PCI 3.2, Requirement 6.3 extends the secure software development mandate to include all custom, third-party developed software.
OCC: Asks banks to effectively manage the risk associated with use of third parties.
FS-ISAC: Control 2 recommends the use of binary static analysis for an assessment of third-party software products.
MAS, Monetary Authority of Singapore: Section 5 calls for management of IT outsourcing risks. This section states that service providers should implement security policies, procedures, and controls that are at least as stringent as for their own operations.
EU General Data Protection Regulation (GDPR) Article 26: This article states that, in choosing a data processor (outside vendor), “the controller shall select a processor providing sufficient guarantees to implement appropriate technical and organisational measures and procedures in such a way that the processing will meet the requirements of this Regulation and ensure the protection of the rights of the data subject.”
New York DFS Cybersecurity Regulations Section 500.11 Third Party Information Security Policy: This section includes the requirement that “Each Covered Entity shall implement written policies and procedures designed to ensure the security of Information Systems and Nonpublic Information that are accessible to, or held by, Third Party Service Providers. Such policies and procedures shall be based on the Risk Assessment of the Covered Entity and shall address to the extent applicable.”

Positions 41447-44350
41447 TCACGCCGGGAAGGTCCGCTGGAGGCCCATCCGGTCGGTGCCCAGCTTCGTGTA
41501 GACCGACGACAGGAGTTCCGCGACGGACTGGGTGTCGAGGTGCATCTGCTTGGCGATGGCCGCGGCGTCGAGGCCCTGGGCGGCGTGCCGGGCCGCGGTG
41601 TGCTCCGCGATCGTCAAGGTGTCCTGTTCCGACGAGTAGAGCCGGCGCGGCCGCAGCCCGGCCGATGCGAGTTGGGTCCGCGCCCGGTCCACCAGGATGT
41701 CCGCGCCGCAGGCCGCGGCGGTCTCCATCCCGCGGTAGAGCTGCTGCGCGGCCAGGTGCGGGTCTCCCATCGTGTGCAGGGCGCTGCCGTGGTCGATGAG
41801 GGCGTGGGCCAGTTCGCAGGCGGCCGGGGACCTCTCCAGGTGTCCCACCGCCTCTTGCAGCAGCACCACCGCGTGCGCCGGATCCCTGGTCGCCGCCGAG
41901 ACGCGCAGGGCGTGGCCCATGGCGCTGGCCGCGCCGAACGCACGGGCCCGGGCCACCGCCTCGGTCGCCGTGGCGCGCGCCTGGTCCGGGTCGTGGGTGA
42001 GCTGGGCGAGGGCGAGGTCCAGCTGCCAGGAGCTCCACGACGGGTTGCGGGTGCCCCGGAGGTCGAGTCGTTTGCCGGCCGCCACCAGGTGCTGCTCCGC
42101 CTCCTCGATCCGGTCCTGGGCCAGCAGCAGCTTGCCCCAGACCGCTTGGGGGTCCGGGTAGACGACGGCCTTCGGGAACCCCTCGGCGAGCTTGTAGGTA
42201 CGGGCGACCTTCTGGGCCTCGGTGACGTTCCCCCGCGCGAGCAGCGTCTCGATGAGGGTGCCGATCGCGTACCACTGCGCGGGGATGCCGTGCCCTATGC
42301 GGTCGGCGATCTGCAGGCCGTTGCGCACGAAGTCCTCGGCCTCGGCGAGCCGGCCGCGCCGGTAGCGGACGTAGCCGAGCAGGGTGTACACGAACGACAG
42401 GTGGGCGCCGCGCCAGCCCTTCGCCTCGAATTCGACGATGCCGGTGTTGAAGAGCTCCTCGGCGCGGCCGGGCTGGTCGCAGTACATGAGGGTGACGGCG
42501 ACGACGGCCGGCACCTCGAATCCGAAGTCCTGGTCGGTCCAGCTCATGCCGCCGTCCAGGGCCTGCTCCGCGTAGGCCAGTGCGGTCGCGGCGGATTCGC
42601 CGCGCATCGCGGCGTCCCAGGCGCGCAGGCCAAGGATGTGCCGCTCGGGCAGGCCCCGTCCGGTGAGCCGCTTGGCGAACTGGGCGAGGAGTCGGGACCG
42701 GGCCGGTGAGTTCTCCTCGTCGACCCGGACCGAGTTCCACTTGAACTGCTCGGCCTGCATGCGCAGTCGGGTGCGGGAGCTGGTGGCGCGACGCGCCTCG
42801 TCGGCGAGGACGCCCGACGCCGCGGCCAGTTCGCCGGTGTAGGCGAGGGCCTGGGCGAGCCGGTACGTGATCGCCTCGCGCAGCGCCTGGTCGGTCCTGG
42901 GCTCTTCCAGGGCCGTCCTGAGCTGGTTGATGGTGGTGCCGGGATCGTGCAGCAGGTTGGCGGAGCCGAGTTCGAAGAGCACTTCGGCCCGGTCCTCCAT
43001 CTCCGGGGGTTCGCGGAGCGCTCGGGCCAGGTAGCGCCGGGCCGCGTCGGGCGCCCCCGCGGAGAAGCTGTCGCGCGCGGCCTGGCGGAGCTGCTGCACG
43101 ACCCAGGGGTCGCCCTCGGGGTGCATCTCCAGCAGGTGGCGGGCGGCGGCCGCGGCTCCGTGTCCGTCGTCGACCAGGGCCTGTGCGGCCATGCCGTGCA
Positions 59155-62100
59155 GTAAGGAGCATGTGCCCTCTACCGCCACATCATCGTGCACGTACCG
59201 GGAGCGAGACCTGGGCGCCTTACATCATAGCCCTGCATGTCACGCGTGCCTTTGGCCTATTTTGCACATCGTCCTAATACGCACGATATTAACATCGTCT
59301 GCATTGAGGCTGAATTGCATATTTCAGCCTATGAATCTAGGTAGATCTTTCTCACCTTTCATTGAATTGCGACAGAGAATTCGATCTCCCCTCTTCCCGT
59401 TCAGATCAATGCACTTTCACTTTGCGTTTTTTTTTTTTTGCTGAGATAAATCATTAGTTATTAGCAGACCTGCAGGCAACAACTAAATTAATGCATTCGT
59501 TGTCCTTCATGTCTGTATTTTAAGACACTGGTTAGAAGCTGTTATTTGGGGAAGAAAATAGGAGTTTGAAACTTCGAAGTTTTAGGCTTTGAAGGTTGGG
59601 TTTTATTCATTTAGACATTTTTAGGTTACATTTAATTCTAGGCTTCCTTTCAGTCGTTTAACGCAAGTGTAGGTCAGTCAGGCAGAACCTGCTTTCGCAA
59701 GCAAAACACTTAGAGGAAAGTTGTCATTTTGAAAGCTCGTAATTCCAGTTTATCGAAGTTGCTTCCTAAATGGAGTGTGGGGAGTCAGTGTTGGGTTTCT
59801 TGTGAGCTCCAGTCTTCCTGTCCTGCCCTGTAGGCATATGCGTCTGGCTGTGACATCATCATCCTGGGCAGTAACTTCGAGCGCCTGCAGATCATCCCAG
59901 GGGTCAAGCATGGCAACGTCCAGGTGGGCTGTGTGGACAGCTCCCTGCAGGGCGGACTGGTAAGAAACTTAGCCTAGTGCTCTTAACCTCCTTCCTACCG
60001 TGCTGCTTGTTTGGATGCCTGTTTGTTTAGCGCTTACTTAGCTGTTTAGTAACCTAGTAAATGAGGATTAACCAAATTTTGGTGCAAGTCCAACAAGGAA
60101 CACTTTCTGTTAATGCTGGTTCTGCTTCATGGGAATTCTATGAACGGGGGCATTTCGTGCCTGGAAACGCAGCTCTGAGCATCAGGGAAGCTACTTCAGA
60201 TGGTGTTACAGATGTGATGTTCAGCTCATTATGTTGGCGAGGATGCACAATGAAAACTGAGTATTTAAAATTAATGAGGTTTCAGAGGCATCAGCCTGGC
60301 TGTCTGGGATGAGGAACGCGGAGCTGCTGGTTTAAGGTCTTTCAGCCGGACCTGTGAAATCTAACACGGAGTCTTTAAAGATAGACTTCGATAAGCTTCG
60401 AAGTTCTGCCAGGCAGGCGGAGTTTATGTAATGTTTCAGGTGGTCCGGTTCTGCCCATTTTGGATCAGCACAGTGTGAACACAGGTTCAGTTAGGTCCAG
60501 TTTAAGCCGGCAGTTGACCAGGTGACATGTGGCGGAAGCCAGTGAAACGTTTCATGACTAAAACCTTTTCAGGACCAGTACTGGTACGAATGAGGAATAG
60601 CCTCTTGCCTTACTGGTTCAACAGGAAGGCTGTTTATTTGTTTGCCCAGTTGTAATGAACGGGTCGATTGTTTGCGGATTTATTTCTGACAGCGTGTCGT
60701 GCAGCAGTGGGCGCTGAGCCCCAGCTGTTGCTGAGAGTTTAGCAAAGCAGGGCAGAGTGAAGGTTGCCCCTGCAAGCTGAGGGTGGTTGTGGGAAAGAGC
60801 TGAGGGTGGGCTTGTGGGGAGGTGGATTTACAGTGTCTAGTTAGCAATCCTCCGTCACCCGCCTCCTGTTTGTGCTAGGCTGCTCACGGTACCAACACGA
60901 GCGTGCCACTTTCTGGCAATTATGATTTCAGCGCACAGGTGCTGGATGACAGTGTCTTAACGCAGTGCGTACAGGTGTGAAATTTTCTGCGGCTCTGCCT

HITRUST CSF Control 10.a, Level 2 outlines that “specifications for the security and privacy control requirements shall include that automated controls be incorporated in the information system…Commercial products sought to store and/or process covered information shall undergo a security assessment and/or security certification by a qualified assessor prior to implementation. (Not applicable to operating system software).”
How Veracode can help
Veracode Software Composition Analysis (SCA) helps you build an inventory of your open source components and identify vulnerabilities. The Veracode Application Security Platform analyzes both proprietary and open source code in a single scan, providing you visibility across your entire application landscape. When a big vulnerability hits the news, Veracode helps you quickly identify which applications in your organization are vulnerable.
Veracode Vendor Application Security Testing (VAST) provides a scalable program for managing third-party software risk. Because Veracode scans binaries rather than source code, vendors will be more comfortable with the assessments because they don’t have to disclose their intellectual property. With Veracode, you can scale your program without adding specialized headcount and manage the entire program on a single platform.
Suzanne is a marketing writer at Veracode. In this role, she’s part of a team working to shed light on AppSec through compelling and clear content. Suzanne has been a professional editor and writer for many years, for companies including Forrester Research, Cengage Learning and EBSCO Information Services.